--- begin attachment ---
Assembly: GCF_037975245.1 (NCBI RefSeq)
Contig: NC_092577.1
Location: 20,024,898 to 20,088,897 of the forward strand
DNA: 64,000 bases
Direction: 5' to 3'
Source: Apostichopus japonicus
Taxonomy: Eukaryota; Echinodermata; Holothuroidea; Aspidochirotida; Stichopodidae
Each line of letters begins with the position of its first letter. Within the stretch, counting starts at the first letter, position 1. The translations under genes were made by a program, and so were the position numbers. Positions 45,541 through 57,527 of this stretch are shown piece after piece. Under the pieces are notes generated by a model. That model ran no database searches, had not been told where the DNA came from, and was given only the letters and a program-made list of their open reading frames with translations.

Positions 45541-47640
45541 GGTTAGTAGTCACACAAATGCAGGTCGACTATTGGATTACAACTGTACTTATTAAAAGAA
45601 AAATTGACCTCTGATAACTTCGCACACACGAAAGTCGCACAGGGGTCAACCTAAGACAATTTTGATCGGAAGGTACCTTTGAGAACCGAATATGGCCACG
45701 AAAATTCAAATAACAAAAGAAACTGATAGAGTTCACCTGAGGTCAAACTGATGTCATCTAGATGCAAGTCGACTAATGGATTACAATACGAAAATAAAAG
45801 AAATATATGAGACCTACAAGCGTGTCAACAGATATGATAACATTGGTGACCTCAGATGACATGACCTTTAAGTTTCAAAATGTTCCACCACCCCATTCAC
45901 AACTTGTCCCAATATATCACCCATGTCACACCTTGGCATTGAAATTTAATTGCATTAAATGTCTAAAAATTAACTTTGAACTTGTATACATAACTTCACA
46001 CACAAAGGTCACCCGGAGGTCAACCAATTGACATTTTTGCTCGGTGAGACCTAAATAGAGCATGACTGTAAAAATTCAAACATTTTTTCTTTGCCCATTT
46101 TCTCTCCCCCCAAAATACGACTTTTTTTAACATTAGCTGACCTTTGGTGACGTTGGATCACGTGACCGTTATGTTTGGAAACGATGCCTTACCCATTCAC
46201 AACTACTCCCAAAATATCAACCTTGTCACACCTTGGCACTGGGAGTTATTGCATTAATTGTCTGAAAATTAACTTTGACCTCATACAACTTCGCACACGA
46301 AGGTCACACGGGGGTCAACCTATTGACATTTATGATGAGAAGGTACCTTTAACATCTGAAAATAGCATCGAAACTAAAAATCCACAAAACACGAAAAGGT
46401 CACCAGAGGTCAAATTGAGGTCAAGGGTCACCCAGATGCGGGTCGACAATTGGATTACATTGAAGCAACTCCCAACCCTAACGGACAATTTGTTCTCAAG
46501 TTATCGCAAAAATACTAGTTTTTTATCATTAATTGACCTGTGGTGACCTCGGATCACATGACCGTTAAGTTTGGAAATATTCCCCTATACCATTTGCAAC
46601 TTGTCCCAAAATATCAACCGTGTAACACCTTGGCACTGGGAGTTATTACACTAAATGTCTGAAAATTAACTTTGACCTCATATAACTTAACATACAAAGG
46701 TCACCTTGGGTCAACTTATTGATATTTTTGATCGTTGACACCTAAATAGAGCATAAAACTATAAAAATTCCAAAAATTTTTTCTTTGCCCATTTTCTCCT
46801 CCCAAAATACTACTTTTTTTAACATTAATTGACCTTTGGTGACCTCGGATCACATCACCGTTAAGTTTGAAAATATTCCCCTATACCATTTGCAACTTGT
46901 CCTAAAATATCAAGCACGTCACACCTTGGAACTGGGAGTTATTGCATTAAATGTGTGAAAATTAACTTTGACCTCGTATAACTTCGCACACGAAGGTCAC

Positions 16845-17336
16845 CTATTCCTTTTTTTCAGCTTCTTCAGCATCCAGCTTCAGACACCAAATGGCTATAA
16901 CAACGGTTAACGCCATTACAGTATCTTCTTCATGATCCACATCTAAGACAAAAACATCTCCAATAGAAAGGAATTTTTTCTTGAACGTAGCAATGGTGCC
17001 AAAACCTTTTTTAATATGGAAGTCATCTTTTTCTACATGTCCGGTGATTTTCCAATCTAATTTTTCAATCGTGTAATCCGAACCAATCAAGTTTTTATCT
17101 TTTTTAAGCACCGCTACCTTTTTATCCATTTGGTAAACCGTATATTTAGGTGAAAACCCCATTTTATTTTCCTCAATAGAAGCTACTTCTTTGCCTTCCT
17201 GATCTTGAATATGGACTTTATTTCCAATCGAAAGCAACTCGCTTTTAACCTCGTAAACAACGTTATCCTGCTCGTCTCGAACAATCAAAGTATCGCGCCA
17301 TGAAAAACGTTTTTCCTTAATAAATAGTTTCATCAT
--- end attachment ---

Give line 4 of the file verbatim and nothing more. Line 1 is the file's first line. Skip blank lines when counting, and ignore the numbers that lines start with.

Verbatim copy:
DNA: 64,000 bases